Submitted to: Journal of Entomological Science
Publication Type: Peer Reviewed Journal
Publication Acceptance Date: 9/17/2002
Publication Date: 7/20/2003
Citation: Riddick, E.W. 2003. Effects of parasitoid density and arena size on progeny production of anaphes iole girault (hymenoptera:mymaridae). Journal of Entomological Science.
Interpretive Summary: Fairyflies represent a family of parasitic wasps that commonly deposit their eggs inside the eggs of other insects. Some species, such as Anaphes iole, serve as important natural enemies of plant bugs, especially the western tarnished plant bug, Lygus hesperus. Research is underway to discover efficient techniques for mass propagating A. iole for releases into the field or greenhouse. Laboratory experiments were conducted to see if the density of females searching and depositing their eggs in the same patch of host eggs had any effect on the total number of hosts parasitized in 24 hours. The results of this study revealed that female parasites did not interfere with each other to any significant degree when there was a superabundance of host eggs available to parasitize. Arena size was not so important. These results suggest that A. iole can be reared on a large scale. This study is of value to scientists in universities, government service, and private industry interested in using natural enemies to control crop pests.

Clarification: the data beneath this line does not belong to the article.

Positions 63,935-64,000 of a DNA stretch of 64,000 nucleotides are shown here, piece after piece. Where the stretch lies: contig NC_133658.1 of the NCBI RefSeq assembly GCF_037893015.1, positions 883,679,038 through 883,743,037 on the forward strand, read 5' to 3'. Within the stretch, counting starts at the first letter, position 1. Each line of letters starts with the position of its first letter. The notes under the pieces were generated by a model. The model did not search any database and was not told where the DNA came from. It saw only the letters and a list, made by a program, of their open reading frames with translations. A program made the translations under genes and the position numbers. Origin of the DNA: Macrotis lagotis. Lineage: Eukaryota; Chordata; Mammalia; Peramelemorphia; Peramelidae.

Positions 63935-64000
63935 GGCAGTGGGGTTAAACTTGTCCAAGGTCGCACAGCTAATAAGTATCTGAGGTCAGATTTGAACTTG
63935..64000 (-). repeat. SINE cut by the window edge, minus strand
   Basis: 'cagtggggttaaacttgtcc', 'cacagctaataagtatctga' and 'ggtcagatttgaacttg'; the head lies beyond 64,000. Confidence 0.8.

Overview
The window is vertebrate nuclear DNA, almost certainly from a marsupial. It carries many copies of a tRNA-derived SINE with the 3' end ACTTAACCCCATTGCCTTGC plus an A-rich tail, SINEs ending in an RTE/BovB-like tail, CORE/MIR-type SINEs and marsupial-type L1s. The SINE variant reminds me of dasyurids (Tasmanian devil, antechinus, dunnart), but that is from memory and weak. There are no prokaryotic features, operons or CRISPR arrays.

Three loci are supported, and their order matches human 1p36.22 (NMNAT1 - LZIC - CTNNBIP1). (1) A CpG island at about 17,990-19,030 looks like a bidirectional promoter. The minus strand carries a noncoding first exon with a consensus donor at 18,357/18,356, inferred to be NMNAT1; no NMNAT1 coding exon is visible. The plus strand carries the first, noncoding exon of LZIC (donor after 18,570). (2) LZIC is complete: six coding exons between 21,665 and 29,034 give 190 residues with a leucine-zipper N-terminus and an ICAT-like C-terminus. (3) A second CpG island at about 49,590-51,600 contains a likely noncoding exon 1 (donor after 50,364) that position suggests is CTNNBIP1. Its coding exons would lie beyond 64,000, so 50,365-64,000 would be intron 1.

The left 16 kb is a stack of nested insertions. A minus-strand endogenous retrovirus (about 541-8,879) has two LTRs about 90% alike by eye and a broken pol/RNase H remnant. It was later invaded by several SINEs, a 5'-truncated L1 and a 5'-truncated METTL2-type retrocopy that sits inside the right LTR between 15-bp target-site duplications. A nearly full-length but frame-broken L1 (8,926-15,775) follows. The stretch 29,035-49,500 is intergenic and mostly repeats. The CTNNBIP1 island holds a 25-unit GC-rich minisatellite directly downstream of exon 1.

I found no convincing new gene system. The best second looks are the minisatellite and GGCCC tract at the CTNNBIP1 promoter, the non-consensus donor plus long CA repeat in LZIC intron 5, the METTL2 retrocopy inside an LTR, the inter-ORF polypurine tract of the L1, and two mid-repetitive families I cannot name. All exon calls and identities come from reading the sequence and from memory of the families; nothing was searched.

Technical Abstract: Anaphes iole Girault is a native, solitary egg parasitoid of Lygus spp. in North America. This study examined the effects of A.iole female density and arena size on progeny production under laboratory conditions. Production increased by a factor of 2.1 as parasitoid density increased from 5 to 10 and from 10 to 20 A.iole females per 8.3L arena (rearing cage) with a large host patch containing from 1,500 to 2,000 eggs of Lygus hesperus Knight (Heteroptera: Miridae). Sex ratios of mature progeny did not differ significantly between parasitoid densities of 10 versus 20 females. Arena size (0.95, 1.7, 3.8, or 7.95 L cages) had no effect on progeny production when 20 females were confined to cages containing a large host patch. This research suggests that little or no measurable interference occurs between ovipositing females on a large host patch and that the presence of a superabundance of putative hosts could be more important than arena size for efficient in-vivo production of A. iole.